I've come to the conclusion that no, it really isn't. Mostly because it's a spin thing... Powell, the FCC chairman, is getting nailed by the public and congress for being too 'big media business friendly'... so he's doing this mostly to counter the (correct) perception that he's anti-local media. When a Scripts newspaper (like the Boulder Camera) does a positive article on pirate radio, as they just did, you know that the FCC's gone too far. This whole LPFM thing is, now at least, a red herring. It's a way of saying: 'hey, we give them a way to get licensed... so the unlicensed guys are just being jerks'.
But, if you think about it, that's just not true. Most of the LPFM license applications that were accepted were from church groups and state highway departments. Now THERE's a great source of diversity in programming eh? And the windows where so tight, and the information so limited, that only people that were very aware it was going on even had the opportunity to move on it. Local groups that would have been great a running a small locally focused radio station did'nt even know it was going on until it was over.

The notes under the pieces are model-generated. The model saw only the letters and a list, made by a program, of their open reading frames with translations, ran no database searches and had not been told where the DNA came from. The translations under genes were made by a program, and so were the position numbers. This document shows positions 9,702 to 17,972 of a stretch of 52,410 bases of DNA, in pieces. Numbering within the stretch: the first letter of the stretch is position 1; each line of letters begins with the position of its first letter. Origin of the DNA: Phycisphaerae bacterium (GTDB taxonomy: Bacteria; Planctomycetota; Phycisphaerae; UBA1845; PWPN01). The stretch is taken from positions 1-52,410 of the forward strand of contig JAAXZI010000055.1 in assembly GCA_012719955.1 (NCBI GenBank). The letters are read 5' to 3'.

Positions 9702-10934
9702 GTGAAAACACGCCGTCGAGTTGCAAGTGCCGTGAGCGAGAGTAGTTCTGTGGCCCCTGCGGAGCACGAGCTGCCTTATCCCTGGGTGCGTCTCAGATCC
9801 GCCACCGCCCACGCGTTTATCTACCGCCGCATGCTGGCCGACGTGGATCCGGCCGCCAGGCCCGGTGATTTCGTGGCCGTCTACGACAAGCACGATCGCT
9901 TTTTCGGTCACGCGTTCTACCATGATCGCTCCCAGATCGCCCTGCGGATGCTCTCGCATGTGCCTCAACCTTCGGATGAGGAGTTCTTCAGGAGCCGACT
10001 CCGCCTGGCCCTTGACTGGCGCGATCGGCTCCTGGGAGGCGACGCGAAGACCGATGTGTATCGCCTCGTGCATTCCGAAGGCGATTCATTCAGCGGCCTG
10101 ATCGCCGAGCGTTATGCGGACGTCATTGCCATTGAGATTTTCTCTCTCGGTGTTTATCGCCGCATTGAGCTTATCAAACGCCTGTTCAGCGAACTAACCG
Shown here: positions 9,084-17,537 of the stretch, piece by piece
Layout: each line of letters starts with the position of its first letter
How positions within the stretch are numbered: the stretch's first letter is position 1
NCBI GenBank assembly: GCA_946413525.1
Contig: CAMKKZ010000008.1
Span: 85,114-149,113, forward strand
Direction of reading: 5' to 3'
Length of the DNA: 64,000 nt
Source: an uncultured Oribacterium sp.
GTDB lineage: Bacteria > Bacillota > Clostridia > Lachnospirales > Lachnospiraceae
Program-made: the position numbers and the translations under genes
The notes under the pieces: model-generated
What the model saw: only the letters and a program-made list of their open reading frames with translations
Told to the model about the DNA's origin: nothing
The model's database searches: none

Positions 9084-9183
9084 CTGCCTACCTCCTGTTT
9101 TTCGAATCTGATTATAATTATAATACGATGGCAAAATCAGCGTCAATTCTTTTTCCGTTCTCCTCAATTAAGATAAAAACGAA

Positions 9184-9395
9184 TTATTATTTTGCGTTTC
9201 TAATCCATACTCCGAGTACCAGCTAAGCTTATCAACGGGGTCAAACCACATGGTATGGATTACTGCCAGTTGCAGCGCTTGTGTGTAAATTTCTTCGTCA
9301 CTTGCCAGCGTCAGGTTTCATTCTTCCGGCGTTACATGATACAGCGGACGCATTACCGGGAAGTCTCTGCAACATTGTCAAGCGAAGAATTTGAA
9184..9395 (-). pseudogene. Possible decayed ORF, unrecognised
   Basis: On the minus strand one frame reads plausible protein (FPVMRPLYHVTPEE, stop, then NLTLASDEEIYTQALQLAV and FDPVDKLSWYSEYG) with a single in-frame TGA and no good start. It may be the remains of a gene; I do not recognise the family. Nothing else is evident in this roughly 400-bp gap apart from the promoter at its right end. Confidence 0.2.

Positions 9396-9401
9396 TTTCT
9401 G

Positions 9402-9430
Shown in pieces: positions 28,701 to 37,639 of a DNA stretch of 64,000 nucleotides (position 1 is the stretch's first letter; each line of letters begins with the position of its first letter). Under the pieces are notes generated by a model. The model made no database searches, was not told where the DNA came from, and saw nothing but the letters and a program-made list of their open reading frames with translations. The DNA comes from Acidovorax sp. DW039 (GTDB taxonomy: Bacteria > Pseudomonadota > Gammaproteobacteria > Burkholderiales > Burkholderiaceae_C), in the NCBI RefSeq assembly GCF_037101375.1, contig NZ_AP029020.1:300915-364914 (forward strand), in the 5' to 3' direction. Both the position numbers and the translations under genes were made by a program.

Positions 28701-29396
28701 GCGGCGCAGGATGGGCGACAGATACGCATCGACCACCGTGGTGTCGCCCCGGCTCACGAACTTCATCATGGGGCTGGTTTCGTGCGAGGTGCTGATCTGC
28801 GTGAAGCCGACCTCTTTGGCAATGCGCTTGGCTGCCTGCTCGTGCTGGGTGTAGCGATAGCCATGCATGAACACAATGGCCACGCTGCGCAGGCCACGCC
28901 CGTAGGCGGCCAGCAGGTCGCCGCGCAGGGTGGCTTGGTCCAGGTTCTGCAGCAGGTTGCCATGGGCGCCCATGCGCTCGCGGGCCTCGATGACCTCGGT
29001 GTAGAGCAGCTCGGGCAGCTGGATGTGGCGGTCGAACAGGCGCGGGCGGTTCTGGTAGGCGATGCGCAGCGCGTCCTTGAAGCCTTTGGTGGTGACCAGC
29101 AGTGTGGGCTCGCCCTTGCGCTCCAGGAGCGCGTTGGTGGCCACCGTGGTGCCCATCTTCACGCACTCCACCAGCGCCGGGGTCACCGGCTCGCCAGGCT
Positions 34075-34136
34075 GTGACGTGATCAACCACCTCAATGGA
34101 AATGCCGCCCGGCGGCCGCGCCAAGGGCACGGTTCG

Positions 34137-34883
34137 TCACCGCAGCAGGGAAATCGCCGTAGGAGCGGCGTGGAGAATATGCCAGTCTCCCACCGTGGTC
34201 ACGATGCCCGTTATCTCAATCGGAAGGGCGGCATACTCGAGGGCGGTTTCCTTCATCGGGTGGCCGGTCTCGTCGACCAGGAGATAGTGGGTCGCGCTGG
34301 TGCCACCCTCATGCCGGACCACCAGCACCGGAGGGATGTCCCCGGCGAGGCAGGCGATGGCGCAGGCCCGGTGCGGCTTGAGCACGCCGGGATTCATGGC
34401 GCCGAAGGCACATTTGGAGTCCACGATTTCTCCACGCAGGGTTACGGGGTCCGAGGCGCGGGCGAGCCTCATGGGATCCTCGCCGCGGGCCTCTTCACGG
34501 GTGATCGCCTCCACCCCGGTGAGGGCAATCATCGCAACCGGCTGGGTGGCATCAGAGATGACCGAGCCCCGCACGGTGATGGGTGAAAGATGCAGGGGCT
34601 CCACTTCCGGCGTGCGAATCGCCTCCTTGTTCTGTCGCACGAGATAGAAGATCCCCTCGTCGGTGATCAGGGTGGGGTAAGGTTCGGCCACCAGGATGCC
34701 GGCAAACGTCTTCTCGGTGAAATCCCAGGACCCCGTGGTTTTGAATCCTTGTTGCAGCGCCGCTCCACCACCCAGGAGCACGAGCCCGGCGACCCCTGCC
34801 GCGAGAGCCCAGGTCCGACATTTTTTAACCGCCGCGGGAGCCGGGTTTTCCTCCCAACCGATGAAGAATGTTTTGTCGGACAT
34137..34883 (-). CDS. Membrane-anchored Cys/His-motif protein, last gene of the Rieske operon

And, of course, nothing's 'opening' for anyone new. If you didn't get your license application in during the windows, you're SOL. No new windows, no new licenses. My bet is ever, and if they do open it again, it'll be years.
And even if we COULD get a license, would the kind of radio we'd be broadcasting be any better than what's there now? If you play a song that has an objectionable word in it, you're subject to a $7000 (per instance) fine from the FCC. If the 'local community' (read: those with money and the loudest voices) don't like your point of view and complain loud enough and contribute enough money to the right politico's.. you're license is going to be up for review damned quickly.
So this gets the philosophical question of... should we even TRY to get a license if the opportunity comes up?
I haven't fully decided on it either way, but I'm struggling to find an up side to it (other than not having to worry about getting a 'knock' on the door from FCC agents someday).